The University of Kent, the University of East Anglia, University College London, Hertfordshire Partnership NHS Foundation Trust, Leicester Partnership NHS Trust and Partnerships in Care have been awarded funding from the National Institute of Health Research to conduct a three-year project called The mATCH Study.
The idea for the study came out of the Clinical Research Group on Forensic Intellectual and Developmental Disorders (CRG FIDD), originally set up with funding from the Mental Health Research Network (MHRN), National Institute of Health Research.
Within the mATCH Study, we want to understand what is happening for people with autism who are detained in hospitals so we can hopefully improve care pathways. The project has three key aims:
- To further develop a proposed sub-typology for people with autistic spectrum disorders (ASD) detained within hospital.
- To test the validity of these subtypes, by examining the relationship between these subtypes, clinical data, and neurocognitive variables.
- To examine the relationship between these subtypes and patient outcome in order to understand the most appropriate care pathway for each subtype.
The project started in October 2015 and will run for three years to October 2018.
Why are we doing this?
Some people with autistic spectrum disorders (ASD) are detained in hospitals under the Mental Health Act (2007) because of mental health problems, behavioural problems and risk. While all these patients have a diagnosis of ASD, their clinical presentations, risk behaviours, treatment needs and responses to treatment are very different. An inability to capture these differences adequately means that some patients stay in restrictive hospital settings for longer than needed. To minimise this risk and improve care, we need to tailor the care pathway to the needs of each individual patient. The current study aims to do this in two ways (1) systematically investigate a subtypology of people with ASD within psychiatric hospitals to examine whether this may help allocate people to receive the appropriate care, and (2) collect information over 1 year which can be used to improve their care pathway. This study will help to design better inpatient services and directly benefit patients by minimising the risk of them being in restrictive hospital settings for longer than necessary. We have asked people with ASD, and carers and family members to take part in this and share in the oversight of our research.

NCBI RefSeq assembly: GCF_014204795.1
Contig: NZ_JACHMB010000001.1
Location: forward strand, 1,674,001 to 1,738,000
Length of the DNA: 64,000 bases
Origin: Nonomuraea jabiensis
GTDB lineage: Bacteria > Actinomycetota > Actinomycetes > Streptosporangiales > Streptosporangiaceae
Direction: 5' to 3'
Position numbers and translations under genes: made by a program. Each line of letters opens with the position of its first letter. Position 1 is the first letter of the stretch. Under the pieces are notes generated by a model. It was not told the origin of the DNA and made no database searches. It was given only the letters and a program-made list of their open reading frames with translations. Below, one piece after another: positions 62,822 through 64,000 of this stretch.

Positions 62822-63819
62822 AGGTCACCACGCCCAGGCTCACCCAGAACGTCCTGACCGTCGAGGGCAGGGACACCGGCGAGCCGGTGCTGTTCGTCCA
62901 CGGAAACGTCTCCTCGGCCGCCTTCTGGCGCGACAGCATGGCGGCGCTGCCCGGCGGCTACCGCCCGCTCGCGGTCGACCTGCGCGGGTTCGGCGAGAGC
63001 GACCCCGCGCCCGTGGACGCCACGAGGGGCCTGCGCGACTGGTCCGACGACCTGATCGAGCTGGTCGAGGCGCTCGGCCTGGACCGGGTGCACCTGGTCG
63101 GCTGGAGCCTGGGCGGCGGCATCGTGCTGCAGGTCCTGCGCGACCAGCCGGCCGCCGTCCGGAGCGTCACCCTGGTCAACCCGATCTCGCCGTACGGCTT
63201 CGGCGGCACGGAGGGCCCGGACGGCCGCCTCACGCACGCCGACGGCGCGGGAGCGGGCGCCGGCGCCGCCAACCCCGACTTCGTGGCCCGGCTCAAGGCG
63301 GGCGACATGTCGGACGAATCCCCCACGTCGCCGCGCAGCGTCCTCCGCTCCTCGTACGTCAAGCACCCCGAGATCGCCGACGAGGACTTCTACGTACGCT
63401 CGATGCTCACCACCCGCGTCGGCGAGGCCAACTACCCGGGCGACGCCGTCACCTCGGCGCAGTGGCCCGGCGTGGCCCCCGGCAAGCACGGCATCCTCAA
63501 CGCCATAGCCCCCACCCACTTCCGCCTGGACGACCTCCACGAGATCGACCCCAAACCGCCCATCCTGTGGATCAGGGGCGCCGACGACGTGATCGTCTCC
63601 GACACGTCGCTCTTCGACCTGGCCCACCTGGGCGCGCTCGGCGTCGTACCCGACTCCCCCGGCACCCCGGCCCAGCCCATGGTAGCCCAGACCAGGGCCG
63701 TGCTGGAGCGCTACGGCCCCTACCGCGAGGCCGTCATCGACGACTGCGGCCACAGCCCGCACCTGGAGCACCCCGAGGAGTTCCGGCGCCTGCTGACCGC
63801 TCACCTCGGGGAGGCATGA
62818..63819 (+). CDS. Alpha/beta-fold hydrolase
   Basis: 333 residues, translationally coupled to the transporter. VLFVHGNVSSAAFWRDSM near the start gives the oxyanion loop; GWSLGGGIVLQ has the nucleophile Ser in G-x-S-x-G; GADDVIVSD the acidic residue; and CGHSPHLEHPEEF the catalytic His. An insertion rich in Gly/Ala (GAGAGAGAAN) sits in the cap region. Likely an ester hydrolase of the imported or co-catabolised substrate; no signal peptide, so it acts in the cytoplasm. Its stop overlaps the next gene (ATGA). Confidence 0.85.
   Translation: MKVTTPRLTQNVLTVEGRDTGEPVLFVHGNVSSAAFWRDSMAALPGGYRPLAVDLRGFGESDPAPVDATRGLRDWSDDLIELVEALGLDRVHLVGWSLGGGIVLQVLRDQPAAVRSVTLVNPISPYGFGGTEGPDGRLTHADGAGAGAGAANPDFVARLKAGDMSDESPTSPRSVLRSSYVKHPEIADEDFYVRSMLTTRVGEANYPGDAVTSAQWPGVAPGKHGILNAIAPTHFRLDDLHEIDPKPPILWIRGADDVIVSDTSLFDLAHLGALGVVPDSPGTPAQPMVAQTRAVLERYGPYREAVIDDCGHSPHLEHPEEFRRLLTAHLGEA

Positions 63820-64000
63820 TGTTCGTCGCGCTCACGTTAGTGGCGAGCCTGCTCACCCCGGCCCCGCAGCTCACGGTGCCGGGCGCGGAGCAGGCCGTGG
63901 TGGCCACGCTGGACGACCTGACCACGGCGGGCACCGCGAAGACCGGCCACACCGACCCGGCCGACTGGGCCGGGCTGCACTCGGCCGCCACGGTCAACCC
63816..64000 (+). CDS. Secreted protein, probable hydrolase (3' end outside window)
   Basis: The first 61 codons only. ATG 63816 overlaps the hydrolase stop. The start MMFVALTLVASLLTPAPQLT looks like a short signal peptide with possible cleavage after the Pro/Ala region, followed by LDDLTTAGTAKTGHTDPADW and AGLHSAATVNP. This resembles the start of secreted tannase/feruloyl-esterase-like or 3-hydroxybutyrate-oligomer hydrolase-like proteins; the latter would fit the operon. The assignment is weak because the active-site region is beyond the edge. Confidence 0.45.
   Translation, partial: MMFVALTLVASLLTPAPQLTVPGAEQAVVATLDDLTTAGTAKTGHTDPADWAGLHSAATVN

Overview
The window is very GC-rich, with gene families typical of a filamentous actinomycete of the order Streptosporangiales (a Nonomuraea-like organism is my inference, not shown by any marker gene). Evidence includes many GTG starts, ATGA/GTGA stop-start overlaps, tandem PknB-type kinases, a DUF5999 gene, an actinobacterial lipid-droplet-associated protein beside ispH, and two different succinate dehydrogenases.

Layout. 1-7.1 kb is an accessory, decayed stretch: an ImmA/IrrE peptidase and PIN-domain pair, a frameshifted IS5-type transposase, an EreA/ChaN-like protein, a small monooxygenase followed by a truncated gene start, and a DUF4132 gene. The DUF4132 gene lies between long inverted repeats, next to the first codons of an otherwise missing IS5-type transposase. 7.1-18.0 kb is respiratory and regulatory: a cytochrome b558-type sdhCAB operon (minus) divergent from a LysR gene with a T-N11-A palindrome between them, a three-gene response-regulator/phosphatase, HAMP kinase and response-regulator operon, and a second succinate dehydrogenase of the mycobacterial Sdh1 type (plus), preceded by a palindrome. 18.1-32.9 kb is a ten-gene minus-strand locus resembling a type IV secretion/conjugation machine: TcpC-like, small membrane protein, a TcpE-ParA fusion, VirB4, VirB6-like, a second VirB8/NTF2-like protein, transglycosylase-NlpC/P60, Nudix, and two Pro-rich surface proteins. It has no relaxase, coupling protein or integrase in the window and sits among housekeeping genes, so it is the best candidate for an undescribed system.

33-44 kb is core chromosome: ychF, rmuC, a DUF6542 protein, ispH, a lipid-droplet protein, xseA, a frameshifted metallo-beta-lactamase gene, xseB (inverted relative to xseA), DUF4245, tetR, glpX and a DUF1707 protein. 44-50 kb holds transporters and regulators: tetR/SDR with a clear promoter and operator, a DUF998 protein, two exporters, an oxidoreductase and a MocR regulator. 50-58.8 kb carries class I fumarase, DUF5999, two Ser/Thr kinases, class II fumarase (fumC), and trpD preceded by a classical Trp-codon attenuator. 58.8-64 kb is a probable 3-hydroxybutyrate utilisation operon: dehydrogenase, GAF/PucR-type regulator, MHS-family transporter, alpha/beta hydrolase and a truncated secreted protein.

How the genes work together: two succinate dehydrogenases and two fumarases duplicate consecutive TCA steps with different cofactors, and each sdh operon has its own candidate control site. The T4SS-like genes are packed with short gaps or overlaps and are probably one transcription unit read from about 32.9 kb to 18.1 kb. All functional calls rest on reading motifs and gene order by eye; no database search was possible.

How are we doing it?
We are using focus groups and consensus methods with clinicians to further develop a proposed sub-typology for people with autistic spectrum disorders (ASD) who are detained within hospitals.
We will test the validity of these sub-types by asking clinicians from 15 different hospitals will rate all inpatients with ASD under their care using the sub-types. Then we will collect behavioural and risk data for all of these patients to describe their current care-pathway. We will use the behavioural and risk data to examine differences between patients of different subtypes. We will also make use of finite mixture modelling to explore the group structure within our data and revise our subtypes as appropriate.
For the next phase of the study, we will invite 100 of these patients to take part in neurocognitive assessments and examine the differences between patients in order to further examine the validity of the subtypes.
We also want to examine the relationship between these subtypes and patient outcome in order to understand the most appropriate care pathway for each subtype. To do this we will follow up these patients for one year, collecting data, and examine the relationship between the follow-up data and out revised subtypes in order to examine the relationship between different subtypes and care-pathways.